The main components of MGTs are usually: a compressor, a heat exchanger (recuperator), a combustion system, a turbine, a generator and its associated power electronics, and a system to utilise the heat from the exhaust gases. All of the components have complex interactions with each other, so making a change to one component influences the characteristics of the entire cycle in different ways.
For example, if the pressure loss in the combustion chamber is reduced by the implementation of a new combustion system, the turbine operation point shifts to higher pressure levels, enabling an overall higher level of efficiency. Alternatively, a more compact, and therefore cost-effective, recuperator with a higher pressure loss can be used without compromising plant performance.
To examine these characteristics and dependencies and demonstrate the potential of new cycles like the Inverted Brayton Cycle and the coupling of an MGT with a wood gasifier, or with an advanced high-temperature fuel cell, the department has developed numerical simulation tools. These allow both the calculation of steady-state variables and the analysis of dynamic changes in which the interaction of thermodynamics, rotor dynamics and machine control can be examined. Unlike detailed, three-dimensional flow calculations using CFD, the goal of these simulations is to determine important characteristics of the cycle even without precise geometric data and with little computational effort.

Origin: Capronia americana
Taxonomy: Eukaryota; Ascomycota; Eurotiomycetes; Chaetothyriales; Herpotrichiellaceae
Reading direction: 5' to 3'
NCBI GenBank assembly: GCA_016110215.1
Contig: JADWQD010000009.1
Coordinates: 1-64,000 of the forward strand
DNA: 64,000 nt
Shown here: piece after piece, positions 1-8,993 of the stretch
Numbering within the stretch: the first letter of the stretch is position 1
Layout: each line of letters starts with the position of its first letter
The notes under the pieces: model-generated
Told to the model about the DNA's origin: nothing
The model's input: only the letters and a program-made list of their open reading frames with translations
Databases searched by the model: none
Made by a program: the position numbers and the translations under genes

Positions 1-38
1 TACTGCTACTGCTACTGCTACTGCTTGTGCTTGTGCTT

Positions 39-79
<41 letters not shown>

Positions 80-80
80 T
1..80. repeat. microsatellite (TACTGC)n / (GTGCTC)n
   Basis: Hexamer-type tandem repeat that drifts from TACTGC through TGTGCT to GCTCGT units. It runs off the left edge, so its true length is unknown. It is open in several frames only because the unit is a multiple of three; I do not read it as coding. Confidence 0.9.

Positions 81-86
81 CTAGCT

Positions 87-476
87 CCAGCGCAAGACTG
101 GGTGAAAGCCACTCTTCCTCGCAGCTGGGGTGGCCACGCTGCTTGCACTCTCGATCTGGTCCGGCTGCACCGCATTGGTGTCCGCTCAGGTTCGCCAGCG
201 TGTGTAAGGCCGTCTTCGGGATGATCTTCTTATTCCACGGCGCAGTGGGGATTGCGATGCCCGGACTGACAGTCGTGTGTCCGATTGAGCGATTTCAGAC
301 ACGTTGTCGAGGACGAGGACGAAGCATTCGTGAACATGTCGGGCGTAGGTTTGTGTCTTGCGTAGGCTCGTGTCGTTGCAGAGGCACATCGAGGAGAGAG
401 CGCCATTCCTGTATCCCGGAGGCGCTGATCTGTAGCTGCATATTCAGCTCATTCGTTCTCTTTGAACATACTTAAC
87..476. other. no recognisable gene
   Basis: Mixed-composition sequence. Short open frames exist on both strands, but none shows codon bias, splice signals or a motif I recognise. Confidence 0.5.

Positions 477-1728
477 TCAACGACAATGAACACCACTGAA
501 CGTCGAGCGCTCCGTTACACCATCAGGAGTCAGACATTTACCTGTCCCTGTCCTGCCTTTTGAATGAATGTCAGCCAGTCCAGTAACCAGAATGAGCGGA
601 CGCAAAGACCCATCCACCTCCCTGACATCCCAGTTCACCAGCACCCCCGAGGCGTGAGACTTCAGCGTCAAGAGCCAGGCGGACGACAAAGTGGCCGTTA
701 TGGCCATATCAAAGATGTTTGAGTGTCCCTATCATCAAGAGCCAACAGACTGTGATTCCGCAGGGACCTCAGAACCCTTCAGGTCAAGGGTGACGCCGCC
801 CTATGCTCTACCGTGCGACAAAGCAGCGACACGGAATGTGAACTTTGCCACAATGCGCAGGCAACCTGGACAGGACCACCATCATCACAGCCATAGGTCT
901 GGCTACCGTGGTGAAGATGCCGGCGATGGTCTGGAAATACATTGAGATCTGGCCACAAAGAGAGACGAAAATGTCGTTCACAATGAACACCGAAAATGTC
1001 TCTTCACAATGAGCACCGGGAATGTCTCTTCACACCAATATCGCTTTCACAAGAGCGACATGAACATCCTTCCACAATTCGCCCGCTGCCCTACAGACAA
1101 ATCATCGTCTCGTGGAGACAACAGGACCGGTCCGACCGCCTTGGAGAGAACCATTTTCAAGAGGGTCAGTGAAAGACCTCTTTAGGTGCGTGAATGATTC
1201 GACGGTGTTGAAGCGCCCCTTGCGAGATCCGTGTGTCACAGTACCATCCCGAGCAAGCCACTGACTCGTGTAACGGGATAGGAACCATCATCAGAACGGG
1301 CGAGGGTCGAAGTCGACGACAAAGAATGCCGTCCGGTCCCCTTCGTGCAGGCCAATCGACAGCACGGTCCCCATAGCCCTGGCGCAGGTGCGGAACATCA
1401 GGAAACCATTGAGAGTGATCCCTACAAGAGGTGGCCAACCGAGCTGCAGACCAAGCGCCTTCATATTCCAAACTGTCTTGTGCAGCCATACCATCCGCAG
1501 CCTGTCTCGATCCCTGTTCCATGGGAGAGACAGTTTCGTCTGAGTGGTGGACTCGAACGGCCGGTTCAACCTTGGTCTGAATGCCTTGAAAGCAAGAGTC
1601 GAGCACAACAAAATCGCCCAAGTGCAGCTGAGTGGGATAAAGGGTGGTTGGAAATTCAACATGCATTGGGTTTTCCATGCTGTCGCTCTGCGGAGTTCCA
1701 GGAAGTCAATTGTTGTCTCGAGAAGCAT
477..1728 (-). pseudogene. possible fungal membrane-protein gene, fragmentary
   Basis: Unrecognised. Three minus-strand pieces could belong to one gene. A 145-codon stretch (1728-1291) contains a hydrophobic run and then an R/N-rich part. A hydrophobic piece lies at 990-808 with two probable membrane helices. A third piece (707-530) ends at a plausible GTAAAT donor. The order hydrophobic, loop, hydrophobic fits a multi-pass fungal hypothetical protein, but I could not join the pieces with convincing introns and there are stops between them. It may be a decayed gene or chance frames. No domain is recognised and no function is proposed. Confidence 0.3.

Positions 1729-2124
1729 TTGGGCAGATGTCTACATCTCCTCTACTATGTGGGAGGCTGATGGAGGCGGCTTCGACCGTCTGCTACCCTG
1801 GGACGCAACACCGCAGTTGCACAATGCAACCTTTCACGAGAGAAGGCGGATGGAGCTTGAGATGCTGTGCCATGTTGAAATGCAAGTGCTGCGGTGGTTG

The modular and flexible structure of the simulators allows for continuous development and permits adaptation to different applications. For example, special consideration was given to a freely expandable species interface, which allows easy implementation of new fuels. This allowed, for example, an assessment to be made in advance of the impact of using wood gas in the MGT test facility, which was designed for natural gas combustion. The changes in the operating points of the turbine and compressor due to differences in exhaust gas volume and composition and the expected increase in efficiency through the reduction of combustor pressure loss could both be explored.
Due to the low computing time demands, sensitivity analyses can be carried out efficiently, such as the study shown in the accompanying image (2), to achieve increases in efficiency by improving individual components of an MGT-based range extender as an example for use in cars.
By simulating entire system networks, consisting of MGTs, thermal storage systems, consumers, etc., operating strategies can be subsequently simulated and optimised. One possible application for this is the optimisation of the operation of district or local heating power plants, depending on load profiles. The goal of such optimisation is to increase the hours of operation and reduce the number of start-stop cycles, resulting in a shorter payback period and an increase in the service life of the plant.
Accuracy of the simulation results can be significantly improved by better determination of model parameters based on experimental data. In return, simulation data show potential for optimisation of the instrumentation in test equipment and test procedures, and can speed up troubleshooting. Because software development and operation of various MGT test rigs is combined within the unit, the benefits of close collaboration between software developers, users and testers are able to fully evolve.
 Study on Range Extender Concepts for Use in a Battery Electric Vehicle - REXEL